On the language question specifically in the UK context, and using Wales (somewhere I know quite well of late) concerns about Welsh provision that moves away from ‘need’ (the raison d’être of the Welsh Language Act) are quite common.

    When these questions are raised (and by no means are they the product of the fevered imaginations of English incomers) they are not met with cries of ‘bigotry’ and ‘lack of respect’.

    Perhaps the percentages of Welsh speakers in Wales (something Ireland south or north is nowhere near emulating) is reflective of an environment in which legitimate concerns can be raised in a healthy debate, and not, as in NI in particular, as a opener to yet another reprise of ‘800 Years of Oppression’s Greatest Hits’.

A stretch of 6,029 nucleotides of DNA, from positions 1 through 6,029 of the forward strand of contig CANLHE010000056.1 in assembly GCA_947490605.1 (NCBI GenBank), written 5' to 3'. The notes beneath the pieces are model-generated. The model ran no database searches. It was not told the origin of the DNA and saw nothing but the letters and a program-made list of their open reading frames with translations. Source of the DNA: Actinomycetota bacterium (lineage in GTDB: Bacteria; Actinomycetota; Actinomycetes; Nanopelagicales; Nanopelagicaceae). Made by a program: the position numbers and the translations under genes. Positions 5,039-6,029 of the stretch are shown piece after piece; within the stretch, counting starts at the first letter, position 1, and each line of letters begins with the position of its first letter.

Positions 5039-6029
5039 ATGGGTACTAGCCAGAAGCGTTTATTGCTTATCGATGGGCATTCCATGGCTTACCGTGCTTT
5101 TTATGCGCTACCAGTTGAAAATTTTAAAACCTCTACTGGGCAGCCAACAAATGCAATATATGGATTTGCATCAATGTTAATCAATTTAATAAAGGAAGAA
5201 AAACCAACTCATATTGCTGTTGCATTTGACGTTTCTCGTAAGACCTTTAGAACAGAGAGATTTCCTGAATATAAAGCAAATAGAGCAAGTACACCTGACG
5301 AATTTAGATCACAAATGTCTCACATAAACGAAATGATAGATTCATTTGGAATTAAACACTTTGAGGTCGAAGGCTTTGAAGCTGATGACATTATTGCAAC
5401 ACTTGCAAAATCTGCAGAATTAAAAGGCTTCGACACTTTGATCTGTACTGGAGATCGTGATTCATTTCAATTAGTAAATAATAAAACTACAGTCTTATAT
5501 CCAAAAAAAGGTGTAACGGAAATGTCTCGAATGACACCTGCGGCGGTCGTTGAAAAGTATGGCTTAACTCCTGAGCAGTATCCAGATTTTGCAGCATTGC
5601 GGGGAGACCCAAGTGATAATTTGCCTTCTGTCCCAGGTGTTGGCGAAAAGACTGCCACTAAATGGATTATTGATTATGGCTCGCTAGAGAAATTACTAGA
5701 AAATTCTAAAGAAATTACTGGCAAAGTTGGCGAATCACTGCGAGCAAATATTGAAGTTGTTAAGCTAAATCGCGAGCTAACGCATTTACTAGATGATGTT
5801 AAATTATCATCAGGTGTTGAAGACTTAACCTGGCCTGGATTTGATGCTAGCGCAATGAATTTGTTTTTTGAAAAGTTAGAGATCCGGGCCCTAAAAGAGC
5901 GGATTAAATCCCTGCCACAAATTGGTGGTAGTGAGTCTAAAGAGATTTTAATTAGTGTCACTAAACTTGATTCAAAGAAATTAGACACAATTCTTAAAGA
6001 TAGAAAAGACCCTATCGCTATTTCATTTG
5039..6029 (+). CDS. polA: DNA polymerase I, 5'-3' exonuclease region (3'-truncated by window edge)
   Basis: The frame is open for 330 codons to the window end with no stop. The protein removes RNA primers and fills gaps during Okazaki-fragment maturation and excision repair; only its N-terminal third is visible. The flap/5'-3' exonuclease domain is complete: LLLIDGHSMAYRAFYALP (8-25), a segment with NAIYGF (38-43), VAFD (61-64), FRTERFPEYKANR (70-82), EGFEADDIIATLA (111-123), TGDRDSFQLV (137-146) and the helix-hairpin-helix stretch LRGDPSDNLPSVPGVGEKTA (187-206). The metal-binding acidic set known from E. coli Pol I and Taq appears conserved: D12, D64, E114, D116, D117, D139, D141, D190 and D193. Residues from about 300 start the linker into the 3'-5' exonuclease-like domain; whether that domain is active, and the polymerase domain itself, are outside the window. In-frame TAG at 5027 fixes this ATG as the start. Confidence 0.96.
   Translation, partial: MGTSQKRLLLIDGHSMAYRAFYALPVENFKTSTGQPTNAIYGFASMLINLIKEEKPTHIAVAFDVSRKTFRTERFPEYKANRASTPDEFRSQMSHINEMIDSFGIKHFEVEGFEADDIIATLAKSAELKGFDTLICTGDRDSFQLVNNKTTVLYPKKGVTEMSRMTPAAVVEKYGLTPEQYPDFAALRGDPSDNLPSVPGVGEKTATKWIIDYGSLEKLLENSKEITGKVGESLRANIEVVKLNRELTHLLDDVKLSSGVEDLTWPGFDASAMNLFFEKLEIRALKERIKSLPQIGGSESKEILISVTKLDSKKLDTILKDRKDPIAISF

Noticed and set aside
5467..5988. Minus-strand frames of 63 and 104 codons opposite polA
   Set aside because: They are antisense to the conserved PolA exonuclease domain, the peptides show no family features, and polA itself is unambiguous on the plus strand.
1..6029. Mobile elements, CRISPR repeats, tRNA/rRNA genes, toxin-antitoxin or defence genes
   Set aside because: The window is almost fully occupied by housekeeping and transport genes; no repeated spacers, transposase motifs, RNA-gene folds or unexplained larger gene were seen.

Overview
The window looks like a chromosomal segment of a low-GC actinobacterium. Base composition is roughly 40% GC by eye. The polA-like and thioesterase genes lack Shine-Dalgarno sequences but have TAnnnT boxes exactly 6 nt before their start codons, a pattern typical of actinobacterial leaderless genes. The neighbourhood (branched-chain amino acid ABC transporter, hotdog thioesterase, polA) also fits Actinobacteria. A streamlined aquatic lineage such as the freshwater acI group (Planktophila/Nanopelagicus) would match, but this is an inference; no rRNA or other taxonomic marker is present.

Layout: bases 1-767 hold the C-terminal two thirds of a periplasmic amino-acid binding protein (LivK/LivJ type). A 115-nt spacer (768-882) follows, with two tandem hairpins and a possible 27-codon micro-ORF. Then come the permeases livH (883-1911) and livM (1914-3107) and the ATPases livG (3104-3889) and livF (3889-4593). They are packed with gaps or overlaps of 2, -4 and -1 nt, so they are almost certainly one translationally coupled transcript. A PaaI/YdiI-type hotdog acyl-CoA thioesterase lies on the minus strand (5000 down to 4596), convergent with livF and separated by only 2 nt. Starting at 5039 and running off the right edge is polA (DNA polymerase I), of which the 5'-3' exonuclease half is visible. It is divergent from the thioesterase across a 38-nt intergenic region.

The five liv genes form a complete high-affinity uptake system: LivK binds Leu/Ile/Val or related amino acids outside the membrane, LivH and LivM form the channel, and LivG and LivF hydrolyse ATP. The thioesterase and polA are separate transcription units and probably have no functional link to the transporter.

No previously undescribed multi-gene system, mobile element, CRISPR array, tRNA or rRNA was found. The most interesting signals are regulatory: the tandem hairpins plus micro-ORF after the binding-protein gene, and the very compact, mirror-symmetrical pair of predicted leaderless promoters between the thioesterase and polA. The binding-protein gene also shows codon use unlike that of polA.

• Glenn

    The Above shows the dilemma of modern UK. Do we pay for health, education water, roads, farm subsidies etc or do we give in to all demands and have a language act for a few? I still go for the hip replacement and the NHS especially that my brother was rushed to hospital last night and is in a serious condition.

    I put Life over a language, roadsigns and multi language letters and official documents.

    Swamping the hospital in Irish isn’t going to improve my brothers condition or treatment.

  • sparrow